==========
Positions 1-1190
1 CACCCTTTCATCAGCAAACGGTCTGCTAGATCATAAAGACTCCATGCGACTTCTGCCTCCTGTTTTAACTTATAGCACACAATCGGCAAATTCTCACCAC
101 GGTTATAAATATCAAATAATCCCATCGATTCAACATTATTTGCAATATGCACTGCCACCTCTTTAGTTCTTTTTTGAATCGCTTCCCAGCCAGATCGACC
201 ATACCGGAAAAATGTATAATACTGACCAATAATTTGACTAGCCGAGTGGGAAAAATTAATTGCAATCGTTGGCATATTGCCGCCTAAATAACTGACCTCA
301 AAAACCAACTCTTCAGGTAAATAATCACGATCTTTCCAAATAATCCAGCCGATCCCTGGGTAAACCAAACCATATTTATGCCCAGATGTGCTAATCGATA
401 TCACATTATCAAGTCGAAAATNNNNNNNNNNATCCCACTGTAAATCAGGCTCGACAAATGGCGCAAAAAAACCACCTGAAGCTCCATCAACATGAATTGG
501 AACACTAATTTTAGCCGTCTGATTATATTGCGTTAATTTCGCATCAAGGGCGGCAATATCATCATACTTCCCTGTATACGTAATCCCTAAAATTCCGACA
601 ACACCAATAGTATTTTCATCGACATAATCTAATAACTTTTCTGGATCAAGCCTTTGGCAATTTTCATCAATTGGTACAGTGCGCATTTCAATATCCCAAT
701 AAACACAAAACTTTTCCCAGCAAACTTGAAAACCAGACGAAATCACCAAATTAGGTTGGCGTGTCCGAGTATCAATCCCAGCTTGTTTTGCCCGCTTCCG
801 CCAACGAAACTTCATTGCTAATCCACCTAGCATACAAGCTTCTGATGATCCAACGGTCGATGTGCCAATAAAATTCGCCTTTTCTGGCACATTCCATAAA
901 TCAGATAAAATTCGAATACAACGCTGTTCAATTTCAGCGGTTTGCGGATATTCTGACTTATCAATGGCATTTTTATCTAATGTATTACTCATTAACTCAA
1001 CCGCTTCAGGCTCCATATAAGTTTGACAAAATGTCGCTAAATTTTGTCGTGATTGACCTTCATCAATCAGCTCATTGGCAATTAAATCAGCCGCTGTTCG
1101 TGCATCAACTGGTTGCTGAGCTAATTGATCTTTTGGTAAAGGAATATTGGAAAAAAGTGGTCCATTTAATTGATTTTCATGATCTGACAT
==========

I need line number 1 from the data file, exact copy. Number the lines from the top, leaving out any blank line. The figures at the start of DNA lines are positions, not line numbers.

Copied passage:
Positions 1-1190